Opinion Columnists 31 Jan 2016 Political Gup-Shup: ...
The writer is a Delhi-based journalist.

Political Gup-Shup: Dwindling fortunes, Delhi to Itanagar

Published Jan 31, 2016, 1:18 am IST
Updated Jan 31, 2016, 1:18 am IST
The BJP’s plan went awry again when the Congress approached the Supreme Court.
BJP logo
 BJP logo

The lingering political crisis in Arunachal Pradesh has proved to be expensive for the BJP. When it first decided to poach dissident Congress legislators several months ago, the BJP flew the MLAs down to Delhi and put them up in a five-star hotel. BJP strategists did not realise that the process of government formation would take longer than expected. After the Gauhati High Court put on hold the Governor’s decision to advance the Assembly session, the BJP shifted both the Congress’ and its own legislators to a three-star hotel since the party was running up huge bills to keep them safe.

The BJP’s plan went awry again when the Congress approached the Supreme Court. Since there is no certainty when it will announce its verdict, the BJP has moved the legislators once again to a small hotel in Gurgaon. Clearly, the BJP is paying a heavy price both literally and figuratively to form its own government as it attempts to expand its footprint to regions where it has minimal presence.


Three Congress Rajya Sabha members from Punjab — M.S. Gill, Ambika Soni and Ashwani Kumar — are set to retire over the next few months, but hectic lobbying for a coveted berth in the Upper House has begun.

According to the party grapevine, Mr Kumar has been making strenuous efforts for another term. Mr Kumar donned his lawyer’s robes and landed up at the Patiala House courts when Mrs Gandhi, Cong-ress vice-president Rahul Gandhi and other leaders put in a personal appearance in connection with the National Herald case.

He was apparently told very politely but firmly that he was not on the panel representing the party leaders. Mr Kumar maintained that he had come as Dr Singh’s counsel. On another occasion, he landed up in a Delhi court when the corruption case against Himachal Chief Minister Vir-bhadra Singh was to be heard. The other lawyers insisted he had not been deputed by the Chief Minister. It is to be seen if Mr Kumar’s efforts will pay off.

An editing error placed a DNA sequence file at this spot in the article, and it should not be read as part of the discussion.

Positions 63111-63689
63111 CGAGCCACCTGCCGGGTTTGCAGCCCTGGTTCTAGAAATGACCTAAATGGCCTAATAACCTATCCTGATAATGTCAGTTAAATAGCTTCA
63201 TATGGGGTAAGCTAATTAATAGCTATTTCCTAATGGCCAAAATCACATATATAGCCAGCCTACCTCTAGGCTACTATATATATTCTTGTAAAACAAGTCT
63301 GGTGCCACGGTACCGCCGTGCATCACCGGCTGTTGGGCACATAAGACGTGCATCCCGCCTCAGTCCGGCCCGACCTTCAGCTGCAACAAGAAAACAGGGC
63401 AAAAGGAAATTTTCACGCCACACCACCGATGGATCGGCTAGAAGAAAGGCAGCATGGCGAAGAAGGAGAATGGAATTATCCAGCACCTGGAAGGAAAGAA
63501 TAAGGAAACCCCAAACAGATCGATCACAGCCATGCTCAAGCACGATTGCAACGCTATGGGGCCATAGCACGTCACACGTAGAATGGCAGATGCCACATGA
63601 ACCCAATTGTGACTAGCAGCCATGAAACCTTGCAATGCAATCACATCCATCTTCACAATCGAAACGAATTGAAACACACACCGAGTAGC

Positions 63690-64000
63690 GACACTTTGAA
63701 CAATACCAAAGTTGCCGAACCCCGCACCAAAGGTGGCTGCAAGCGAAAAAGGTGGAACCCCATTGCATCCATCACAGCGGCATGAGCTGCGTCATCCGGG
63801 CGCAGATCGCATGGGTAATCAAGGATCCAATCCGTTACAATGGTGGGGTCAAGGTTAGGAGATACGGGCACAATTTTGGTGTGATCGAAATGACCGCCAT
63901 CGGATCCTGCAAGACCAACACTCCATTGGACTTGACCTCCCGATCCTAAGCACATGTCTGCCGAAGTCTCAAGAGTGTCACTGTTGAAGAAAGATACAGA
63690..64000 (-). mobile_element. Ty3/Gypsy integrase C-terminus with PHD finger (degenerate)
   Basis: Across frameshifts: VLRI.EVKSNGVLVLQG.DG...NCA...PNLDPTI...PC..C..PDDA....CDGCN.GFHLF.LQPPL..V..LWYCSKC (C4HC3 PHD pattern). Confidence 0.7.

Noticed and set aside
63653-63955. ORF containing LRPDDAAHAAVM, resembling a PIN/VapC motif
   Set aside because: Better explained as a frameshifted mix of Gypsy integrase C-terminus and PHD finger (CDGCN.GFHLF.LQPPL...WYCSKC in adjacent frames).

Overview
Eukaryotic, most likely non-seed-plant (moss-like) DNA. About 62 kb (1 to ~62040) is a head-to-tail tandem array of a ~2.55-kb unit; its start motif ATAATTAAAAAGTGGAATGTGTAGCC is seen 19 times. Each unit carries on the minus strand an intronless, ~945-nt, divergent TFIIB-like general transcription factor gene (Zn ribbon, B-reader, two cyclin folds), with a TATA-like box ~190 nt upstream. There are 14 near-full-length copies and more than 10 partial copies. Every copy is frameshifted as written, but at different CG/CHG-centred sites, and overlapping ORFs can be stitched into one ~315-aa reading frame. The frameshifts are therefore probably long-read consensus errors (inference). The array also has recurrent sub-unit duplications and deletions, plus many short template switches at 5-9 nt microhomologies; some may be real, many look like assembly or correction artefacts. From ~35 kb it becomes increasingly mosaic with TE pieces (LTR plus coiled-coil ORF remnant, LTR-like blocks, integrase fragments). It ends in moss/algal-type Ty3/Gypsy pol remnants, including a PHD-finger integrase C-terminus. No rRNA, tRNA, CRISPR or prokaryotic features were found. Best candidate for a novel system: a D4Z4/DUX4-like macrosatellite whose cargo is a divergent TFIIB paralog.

The Punjab Congress’ last-minute decision to not contest the byelection from Khadoor Sahib led to a lot of speculation about the real reason for withdrawing from the contest. What is intriguing is that Punjab Congress chief Amarinder Singh made this announcement a day after Congress president Sonia Gandhi had app-roved the candidature of R.S. Sikki. Capt.

Singh maintained that since the issue on which Mr Sikki had resigned had not been addressed by the Akali government, no purpose would be served by participating in this contest. Mr Sikki had put in his papers in October 2015 to register his protest against the sacrilege of the Guru Granth Sahib. But this could well be window dressing.


If Congress insiders are to be believed. A defeat in this election would have been a big blow for Capt. Singh who was recently re-appointed president of the Punjab Congress amid great expectations that he would lead the party to victory in the Assembly polls in 2017.

The Capital is abuzz with stories about a Cabinet reshuffle. Each time this issue is discussed, it is invariably mentioned that finance minister Arun Jaitley is being given another portfolio. The latest round of reports mentioned that Mr Jaitley’s protégé, power minister Piyush Goyal, is likely to be the next finance minister. Mr Jaitley, it is said, is expected to be moved to defence.


This appears to be far-fetched as Mr Jaitley has started working on the Budget while Mr Goyal is not sufficiently senior or experienced to handle such a crucial portfolio. It appears these stories are circulated by the Mum-bai-based corporate world. Since Mr Goyal is from Mumbai, he is well networked with the industrialists there.

The speculation about Mr Jaitley’s move has also been fuelled by reports that defence minister Manohar Parrikar would like to return to Goa so that he can be projected as the party’s chief ministerial candidate before the next Assembly polls. There is some merit in the story as Mr Parrikar has not really taken to Delhi and is known to rush to Goa on some pretext or the other.